OKEMOS, Mich. (WOOD) — The Michigan Department of Natural Resources is expected to ban swimming at state beaches during dangerous water conditions at its September meeting.
The DNR Commission discussed the proposed red flag swim ban during its meeting in Okemos, near Lansing, on Thursday, at which point the DNR director said he would defer taking any action until September. The director is expected to enforce the ban at that meeting.
The deferral, a DNR spokesperson said, it so give the public more time to go over the changes and provide feedback.
The idea behind the proposed ban is to keep people out of the water when conditions are dangerous to prevent drownings and unnecessary rescues. It would allow the DNR to ticket people who ignore dangerous conditions — generally indicated by red flags — and get in the water at state-run beaches anyway.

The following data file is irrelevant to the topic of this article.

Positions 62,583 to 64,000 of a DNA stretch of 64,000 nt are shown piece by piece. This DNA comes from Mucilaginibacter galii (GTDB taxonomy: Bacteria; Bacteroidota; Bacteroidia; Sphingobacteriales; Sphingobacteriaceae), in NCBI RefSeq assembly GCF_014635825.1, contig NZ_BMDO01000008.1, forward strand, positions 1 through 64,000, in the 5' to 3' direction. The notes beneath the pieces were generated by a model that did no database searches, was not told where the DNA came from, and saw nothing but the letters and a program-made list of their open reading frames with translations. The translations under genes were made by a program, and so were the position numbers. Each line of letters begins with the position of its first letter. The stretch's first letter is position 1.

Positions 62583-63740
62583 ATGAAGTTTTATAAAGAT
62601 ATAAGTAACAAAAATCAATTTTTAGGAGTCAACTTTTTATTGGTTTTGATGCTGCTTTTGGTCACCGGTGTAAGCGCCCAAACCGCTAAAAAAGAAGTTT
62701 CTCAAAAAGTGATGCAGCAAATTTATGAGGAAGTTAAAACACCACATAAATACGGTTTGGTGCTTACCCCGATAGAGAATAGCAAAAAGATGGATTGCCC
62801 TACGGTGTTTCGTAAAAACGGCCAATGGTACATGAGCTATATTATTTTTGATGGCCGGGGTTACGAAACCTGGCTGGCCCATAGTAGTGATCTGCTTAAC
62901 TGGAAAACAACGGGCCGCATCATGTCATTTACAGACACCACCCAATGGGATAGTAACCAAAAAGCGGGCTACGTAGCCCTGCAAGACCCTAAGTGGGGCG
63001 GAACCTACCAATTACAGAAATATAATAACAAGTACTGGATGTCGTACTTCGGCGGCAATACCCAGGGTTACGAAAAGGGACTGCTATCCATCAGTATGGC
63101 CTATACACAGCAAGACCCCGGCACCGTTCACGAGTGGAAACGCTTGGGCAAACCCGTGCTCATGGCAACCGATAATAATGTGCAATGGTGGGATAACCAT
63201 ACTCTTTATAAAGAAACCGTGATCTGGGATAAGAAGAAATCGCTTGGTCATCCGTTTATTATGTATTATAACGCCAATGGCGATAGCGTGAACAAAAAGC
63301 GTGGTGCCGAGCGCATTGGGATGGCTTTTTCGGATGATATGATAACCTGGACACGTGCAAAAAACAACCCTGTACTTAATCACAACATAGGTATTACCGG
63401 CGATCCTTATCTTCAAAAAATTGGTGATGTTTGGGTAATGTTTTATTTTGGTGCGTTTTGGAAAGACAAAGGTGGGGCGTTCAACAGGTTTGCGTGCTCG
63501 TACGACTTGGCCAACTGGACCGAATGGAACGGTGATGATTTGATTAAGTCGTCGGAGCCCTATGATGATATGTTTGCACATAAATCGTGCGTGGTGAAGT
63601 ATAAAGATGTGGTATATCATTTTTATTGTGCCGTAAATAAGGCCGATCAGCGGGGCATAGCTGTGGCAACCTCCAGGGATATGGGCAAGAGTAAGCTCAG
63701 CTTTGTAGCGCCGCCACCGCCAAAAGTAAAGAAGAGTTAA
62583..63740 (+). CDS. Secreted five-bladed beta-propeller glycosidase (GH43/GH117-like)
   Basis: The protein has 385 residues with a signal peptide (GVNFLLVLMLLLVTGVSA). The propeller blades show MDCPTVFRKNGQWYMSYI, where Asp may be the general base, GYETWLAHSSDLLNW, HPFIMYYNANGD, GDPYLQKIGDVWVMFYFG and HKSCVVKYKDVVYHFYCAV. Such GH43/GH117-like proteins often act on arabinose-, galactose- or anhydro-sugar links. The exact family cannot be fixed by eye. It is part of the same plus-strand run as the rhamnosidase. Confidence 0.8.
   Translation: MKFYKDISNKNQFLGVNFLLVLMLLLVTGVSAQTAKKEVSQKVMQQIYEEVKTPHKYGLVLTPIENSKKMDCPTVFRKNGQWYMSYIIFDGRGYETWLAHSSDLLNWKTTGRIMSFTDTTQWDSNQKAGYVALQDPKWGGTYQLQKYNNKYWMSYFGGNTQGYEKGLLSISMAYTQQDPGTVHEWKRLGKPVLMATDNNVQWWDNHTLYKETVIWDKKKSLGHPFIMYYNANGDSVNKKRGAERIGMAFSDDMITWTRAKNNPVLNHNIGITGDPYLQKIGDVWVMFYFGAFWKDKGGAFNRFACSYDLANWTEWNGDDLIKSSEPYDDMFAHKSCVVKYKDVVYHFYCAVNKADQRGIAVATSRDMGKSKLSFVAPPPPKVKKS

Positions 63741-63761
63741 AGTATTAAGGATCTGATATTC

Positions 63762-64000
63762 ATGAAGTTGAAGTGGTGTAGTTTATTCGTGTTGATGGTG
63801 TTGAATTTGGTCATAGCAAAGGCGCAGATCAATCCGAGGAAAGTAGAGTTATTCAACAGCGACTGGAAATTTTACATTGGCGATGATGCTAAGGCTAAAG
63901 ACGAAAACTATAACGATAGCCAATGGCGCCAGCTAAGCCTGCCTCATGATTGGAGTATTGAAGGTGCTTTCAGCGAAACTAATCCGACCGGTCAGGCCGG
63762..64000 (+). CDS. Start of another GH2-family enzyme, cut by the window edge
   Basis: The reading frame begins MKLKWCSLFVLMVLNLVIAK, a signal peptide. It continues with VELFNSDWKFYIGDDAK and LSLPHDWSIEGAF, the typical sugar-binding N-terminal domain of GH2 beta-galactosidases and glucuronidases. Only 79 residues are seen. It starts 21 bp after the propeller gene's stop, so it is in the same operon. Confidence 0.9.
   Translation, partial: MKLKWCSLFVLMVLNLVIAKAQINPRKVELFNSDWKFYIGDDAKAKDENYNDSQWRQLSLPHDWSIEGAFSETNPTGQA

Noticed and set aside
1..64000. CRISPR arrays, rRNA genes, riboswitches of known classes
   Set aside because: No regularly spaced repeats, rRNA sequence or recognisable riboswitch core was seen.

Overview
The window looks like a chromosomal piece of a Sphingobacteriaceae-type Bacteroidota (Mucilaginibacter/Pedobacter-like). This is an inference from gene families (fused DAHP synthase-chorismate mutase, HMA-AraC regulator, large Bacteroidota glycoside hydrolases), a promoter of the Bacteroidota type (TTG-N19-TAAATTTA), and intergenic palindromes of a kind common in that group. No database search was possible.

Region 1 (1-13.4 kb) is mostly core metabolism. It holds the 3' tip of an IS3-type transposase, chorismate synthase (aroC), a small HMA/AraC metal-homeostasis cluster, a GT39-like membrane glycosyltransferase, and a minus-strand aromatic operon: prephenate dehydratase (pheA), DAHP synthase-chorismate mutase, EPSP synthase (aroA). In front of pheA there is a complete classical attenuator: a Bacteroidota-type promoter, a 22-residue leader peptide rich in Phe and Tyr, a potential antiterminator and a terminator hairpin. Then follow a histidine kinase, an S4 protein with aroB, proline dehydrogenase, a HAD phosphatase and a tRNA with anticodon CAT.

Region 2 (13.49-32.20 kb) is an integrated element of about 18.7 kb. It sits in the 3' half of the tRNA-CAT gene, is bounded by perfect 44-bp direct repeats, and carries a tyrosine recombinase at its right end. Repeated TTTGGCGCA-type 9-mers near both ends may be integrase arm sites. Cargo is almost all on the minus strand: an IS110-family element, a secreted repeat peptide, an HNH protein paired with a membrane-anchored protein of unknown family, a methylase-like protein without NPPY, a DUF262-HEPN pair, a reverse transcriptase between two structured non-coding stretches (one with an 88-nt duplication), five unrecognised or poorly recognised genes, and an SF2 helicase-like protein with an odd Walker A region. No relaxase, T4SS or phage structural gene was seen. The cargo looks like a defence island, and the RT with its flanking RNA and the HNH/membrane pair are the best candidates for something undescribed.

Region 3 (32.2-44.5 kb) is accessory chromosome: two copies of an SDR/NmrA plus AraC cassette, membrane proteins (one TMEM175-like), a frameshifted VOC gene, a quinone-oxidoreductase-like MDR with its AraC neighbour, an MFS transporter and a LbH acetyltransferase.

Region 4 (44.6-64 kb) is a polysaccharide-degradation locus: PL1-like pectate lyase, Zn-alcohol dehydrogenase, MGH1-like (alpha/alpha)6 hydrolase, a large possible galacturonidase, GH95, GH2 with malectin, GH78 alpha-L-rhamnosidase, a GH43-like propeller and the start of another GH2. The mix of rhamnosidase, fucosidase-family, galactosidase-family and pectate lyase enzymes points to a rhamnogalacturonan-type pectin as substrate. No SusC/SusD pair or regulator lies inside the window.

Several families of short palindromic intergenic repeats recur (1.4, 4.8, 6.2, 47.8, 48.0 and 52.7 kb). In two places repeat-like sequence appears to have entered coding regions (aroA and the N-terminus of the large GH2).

Those dangerous conditions could include high waves, contamination or hazardous debris washing ashore.
The civil infraction would be punishable by a fine of up to $500.
The order does make an exception for surfers. It also states that surfers who do enter the water do so at their own risk.
According to data from the National Weather Service, there were 51 rescues and 28 drownings last year on the Great Lakes, specifically because of dangerous currents and strong waves. Most of those happened on the West Michigan lakeshore because it’s prone to rip currents and has many popular tourist destinations.